November 19, 2011 § 3 Comments
Florida doesn’t have four seasons. We have a “cool” season (70′s to 80′s) from late October to February with a few unpredictable cold snaps, and then, we have blazing, swimming-through-the-air-it’s-so-humid weather the rest of the year. Doesn’t that sound lovely?
There is an upside, though: for most of the country, the winter’s too cold to grow anything, but here, the cold(ish) months are, in my opinion, the best time to grow vegetables. There are less bugs, less fungus (from so much moisture), less sweatiness, and therefore more of a desire to be outside to actually TEND the garden!
Yes, we’ve let it go for a few months. I keep trying to convince myself we are doing something good for the soil. You know, letting it lie fallow or something? But, no. We’ve just been busy and unmotivated and sulking from all the meanness of a summer garden without pesticides in Florida.
But, last week, my girls, being so much more optimistic and hopeful than I will ever be, began the cool weather garden for us. I vaguely remember them asking me if they could plant some seeds and me giving permission, advising them to use the compost as potting soil, and then telling them to plant what they wanted, but to, please, plant some lettuce seeds. I also remember thinking they would do it wrong, that the plants wouldn’t grow, that it was mostly a fun, but, ultimately, fruitless way for them to spend 30 minutes. Well, guess, what? We have seedlings. And, yes, I’m a jerk.
We don’t know all of what was planted in that short session due to a very vague (but SO cute) labeling system, but I know from looking at them that there are some peas, red leaf lettuce, and marigolds shooting up already. So precious. The shoots and the girls.
I was inspired by my girls’ venture and by those little seeds just shooting up, like they’d never heard of my pessimism. Or the fall of man. Or the bugs that long to destroy them. So, I decided to start seeds today. And I’m feeling optimistic about their potential and about this Florida winter, with all it’s benefits. May I keep the eyes to see.
November 5, 2011 § 2 Comments
What, you ask, is THAT? It’s the coolest cooking experience you will have this Thanksgiving, that’s what. Whoa. That was kind of forceful wasn’t it? Ok, You can do what you want with your cooking this Thanksgiving, but how can you beat a whole, cooked pumpkin, stuffed with savory goodness, making a dramatic entrance to your table? Is the green bean casserole going to beat it? The stove top stuffing? Um, no.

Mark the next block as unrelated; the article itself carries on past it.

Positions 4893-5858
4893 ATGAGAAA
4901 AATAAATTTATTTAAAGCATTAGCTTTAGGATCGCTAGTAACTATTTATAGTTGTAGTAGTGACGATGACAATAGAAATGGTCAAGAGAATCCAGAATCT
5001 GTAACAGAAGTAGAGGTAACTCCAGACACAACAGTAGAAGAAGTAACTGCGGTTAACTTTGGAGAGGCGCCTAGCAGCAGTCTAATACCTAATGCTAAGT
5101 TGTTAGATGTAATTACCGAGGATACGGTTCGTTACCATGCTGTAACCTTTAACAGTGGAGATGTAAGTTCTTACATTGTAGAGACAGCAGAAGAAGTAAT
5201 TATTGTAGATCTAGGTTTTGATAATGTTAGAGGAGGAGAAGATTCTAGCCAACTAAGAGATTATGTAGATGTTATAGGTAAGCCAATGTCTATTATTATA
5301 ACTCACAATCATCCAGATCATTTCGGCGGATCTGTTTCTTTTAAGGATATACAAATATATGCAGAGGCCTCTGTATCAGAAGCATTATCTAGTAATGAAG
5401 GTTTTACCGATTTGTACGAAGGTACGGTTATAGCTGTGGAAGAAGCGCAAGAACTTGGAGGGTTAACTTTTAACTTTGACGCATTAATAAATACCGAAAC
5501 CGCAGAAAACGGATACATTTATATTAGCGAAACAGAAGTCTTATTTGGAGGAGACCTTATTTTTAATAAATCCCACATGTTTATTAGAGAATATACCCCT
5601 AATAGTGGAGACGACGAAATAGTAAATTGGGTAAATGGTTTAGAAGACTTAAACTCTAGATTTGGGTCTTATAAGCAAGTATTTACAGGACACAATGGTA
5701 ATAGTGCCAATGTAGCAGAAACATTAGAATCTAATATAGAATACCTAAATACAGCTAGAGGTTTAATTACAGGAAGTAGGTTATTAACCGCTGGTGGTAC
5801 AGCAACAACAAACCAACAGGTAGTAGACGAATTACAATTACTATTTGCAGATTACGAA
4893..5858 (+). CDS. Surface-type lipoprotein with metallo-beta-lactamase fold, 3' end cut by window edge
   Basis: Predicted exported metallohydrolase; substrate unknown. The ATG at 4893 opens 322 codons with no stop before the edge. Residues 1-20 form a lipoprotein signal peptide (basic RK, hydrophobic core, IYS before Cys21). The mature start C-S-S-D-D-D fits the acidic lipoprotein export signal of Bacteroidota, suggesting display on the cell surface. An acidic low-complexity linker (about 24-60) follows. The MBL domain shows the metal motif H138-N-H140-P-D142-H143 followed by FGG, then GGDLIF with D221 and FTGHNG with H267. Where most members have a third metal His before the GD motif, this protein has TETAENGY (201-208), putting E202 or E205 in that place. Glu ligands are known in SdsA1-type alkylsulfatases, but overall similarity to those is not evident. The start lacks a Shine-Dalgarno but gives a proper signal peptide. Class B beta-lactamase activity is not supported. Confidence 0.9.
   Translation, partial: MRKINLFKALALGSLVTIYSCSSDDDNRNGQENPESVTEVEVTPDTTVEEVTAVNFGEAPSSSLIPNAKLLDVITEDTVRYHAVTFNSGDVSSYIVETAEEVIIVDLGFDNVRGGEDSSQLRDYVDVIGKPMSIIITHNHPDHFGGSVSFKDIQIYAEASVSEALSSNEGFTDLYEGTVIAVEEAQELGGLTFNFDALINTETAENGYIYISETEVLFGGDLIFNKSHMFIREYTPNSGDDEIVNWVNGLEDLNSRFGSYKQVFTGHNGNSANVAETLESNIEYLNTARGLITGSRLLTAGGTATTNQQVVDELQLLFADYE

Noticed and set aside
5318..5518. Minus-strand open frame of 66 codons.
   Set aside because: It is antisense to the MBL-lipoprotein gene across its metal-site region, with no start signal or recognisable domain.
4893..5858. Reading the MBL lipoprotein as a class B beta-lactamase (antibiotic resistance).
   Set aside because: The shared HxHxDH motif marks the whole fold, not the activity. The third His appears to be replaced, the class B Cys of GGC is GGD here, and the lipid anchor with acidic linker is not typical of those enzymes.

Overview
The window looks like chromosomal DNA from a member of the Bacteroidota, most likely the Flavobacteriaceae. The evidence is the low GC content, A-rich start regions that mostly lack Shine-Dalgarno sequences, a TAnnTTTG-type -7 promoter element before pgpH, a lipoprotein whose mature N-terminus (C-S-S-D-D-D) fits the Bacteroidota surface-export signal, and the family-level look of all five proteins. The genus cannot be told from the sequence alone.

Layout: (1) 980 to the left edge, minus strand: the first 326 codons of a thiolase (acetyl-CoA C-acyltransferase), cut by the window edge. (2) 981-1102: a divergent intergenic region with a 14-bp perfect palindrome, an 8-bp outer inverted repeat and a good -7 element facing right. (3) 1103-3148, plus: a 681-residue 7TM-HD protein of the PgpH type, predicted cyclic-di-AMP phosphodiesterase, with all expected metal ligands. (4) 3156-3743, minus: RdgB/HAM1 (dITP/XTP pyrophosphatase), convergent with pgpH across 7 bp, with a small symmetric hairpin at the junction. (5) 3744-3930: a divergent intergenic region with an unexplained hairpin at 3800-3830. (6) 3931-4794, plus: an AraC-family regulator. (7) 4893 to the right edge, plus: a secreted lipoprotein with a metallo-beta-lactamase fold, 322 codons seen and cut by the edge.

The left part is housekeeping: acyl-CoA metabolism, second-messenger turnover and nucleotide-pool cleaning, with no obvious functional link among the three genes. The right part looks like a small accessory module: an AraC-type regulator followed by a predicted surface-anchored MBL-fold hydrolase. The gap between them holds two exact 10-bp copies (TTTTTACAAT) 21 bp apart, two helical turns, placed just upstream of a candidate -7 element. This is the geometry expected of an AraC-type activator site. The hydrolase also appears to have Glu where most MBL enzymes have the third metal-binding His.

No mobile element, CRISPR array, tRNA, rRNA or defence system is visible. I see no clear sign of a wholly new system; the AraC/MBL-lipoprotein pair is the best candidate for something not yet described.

This recipe is from the ever amazing Around My French Table, so as usual, I was pleased from the first read-through. First, it’s flexible with the ingredients you can use, so I immediately was drawn in: I love a recipe where I can fudge and swap ingredients. But, when it comes down to it, the reason this recipe became a reality is simple: you turn a pumpkin into an edible pot. I’ve tried really hard to put into words why this appeals to me so much. Maybe it’s the mixture of pumpkin carving and fine dining. Maybe it’s the rustic, cozy, farm-to-table appeal. Maybe I just like that an edible pot means less dishes.
Cinderella squash? I never figured it out.
Using Dorie Greenspan’s recipe as a general guide, I put together a somewhat haphazard combination of herbs,garlic, bread, sausage, green apples, cheeses,and cream, filled the pumpkin, and baked it for a few hours (the smaller the pumpkin or squash, the shorter the time, but this one was family sized).
It came out with a great balance of flavors that pleased almost everyone at my table (If ever everyone was pleased with a meal at my house, I would think the sky was falling), but there ARE a few things I will do differently next time:
**Swap bread cubes for some cooked rice (this would make it gluten-free, too)
**Add some nuts into the mixture for some crunch
**Use all the cream the recipe calls for (I was running low, so I fudged with broth)
**Remember to salt the inside of the scraped out pumpkin before filling with all the good stuff (I could tell the filling was well seasoned, but not the pumpkin itself)
**Use a small lipped tray for cooking (I used my pizza stone and there was some spilling when I went to cut it…a lip, would have saved me)
Other notes on this:
*You could use an acorn or calabaza squash, mini pumpkins….whatever…for smaller, more manageable portions.
*Fill this thing with whatever sounds good to you…the possibilities are wide open (see the comments on the recipe as it appears on Epicurious for ideas).